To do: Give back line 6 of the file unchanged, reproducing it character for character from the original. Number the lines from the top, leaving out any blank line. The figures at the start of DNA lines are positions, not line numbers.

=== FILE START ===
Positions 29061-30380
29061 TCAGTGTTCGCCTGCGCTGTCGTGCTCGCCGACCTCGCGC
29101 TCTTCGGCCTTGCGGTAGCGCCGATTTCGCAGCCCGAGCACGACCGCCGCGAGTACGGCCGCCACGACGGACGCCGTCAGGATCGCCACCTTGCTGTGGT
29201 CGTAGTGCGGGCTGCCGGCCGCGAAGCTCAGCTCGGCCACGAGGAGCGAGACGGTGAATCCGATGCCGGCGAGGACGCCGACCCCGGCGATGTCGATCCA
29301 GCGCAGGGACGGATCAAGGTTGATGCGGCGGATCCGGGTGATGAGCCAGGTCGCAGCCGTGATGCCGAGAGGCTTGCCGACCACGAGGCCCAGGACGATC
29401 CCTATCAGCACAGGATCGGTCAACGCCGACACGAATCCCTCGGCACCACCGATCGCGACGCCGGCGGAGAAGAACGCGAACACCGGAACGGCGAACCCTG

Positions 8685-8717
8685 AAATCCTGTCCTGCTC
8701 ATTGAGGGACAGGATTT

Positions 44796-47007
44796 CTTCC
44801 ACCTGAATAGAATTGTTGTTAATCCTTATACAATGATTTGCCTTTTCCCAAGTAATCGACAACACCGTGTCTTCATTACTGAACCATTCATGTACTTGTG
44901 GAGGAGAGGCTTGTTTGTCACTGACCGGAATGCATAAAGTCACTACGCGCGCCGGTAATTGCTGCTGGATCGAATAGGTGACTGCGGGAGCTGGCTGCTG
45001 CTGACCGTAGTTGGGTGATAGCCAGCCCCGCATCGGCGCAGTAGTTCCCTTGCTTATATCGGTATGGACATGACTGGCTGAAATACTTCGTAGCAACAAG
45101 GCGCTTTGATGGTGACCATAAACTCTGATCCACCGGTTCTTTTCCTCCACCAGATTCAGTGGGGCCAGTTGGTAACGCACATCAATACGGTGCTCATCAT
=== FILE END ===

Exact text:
29401 CCTATCAGCACAGGATCGGTCAACGCCGACACGAATCCCTCGGCACCACCGATCGCGACGCCGGCGGAGAAGAACGCGAACACCGGAACGGCGAACCCTG